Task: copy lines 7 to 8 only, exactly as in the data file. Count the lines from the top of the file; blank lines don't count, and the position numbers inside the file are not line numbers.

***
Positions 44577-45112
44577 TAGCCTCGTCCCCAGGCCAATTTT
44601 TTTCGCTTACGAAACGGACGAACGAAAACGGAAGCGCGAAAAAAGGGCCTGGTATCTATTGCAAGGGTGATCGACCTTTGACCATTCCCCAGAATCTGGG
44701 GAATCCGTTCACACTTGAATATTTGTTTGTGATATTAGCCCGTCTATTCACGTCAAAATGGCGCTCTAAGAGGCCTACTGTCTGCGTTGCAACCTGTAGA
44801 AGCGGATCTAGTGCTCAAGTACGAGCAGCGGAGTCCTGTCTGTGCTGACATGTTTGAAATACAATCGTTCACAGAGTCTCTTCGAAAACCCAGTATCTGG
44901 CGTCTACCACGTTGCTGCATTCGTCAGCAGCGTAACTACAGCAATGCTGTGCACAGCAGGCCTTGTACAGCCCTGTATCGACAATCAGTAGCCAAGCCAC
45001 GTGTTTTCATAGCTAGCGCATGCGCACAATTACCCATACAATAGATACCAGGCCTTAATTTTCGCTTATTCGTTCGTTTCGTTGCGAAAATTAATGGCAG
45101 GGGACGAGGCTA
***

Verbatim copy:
45001 GTGTTTTCATAGCTAGCGCATGCGCACAATTACCCATACAATAGATACCAGGCCTTAATTTTCGCTTATTCGTTCGTTTCGTTGCGAAAATTAATGGCAG
45101 GGGACGAGGCTA